Call Boomerang Books 1300 36 33 32

Get Latest Book News + FREE Shipping. Subscribe to the Boomerang Books Bulletin eNewsletter right now!

Description - A Close Run Thing by Allan Mallinson

Waterloo, 1815 - As the war against Bonaparte rages to its bloody end upon the field of Waterloo, a young officer goes about his duty in the ranks of Wellington's army. He is Cornet Matthew Hervey of the 6th Light Dragoons - a soldier, gentleman and man or honour, who suddenly finds himself allotted a hero's role ...Momentous times call for momentous acts: as the Napoleonic Wars escalate, Cornet Hervey faces decisions, both military and romantic, which will change the course of his life, and possibly the outcome of Waterloo..."I have never read a more enthralling account of a battle ...This is the first in a series of Matthew Hervey adventures. The next can't come soon enough for me" - "Daily Mail".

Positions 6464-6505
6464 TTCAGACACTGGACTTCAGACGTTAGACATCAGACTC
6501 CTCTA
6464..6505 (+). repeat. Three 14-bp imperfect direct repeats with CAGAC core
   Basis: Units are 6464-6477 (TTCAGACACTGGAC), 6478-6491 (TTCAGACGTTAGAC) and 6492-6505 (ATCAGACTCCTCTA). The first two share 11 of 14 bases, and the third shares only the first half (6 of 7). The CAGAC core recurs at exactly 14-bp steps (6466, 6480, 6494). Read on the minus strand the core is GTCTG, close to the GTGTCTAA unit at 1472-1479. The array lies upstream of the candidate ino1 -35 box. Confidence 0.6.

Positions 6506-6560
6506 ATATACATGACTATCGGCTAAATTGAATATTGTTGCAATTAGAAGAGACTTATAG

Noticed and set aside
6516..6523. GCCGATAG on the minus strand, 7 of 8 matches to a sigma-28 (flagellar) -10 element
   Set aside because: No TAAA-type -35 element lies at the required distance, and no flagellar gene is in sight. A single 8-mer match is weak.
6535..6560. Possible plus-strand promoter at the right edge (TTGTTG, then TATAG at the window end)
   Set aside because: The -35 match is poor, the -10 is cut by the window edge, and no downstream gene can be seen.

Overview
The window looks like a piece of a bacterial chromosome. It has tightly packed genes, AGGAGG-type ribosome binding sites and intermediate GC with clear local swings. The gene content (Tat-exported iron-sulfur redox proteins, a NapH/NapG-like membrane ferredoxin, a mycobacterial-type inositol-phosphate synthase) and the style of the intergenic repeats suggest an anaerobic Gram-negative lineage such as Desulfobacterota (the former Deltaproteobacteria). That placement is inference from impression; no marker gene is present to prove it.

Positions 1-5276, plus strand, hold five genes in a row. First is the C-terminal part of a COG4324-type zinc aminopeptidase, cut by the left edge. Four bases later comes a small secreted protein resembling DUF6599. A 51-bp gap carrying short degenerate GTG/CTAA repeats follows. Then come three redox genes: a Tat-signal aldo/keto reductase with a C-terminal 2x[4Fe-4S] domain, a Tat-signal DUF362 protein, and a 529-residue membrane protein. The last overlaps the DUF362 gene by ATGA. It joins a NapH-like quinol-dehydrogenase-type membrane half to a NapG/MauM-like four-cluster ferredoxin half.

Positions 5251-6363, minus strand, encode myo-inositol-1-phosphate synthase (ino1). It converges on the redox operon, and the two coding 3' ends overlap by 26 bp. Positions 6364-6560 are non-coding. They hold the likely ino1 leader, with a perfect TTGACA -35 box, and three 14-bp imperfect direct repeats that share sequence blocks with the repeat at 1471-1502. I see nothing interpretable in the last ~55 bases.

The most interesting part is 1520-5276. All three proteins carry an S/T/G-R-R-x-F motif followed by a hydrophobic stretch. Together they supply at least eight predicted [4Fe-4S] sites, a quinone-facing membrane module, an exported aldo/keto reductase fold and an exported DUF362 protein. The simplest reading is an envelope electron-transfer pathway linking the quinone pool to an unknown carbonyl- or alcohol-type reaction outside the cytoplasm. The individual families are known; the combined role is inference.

Buy A Close Run Thing by Allan Mallinson from Australia's Online Independent Bookstore, Boomerang Books.

Book Details

ISBN: 9780553507133
ISBN-10: 0553507133
Format: Paperback
(198mm x 127mm x 33mm)
Pages: 528
Imprint: Bantam Books (Transworld Publishers a division of the Random House Group)
Publisher: Transworld Publishers Ltd
Publish Date: 2-Mar-2000
Country of Publication: United Kingdom

Other Editions - A Close Run Thing by Allan Mallinson

Book Reviews - A Close Run Thing by Allan Mallinson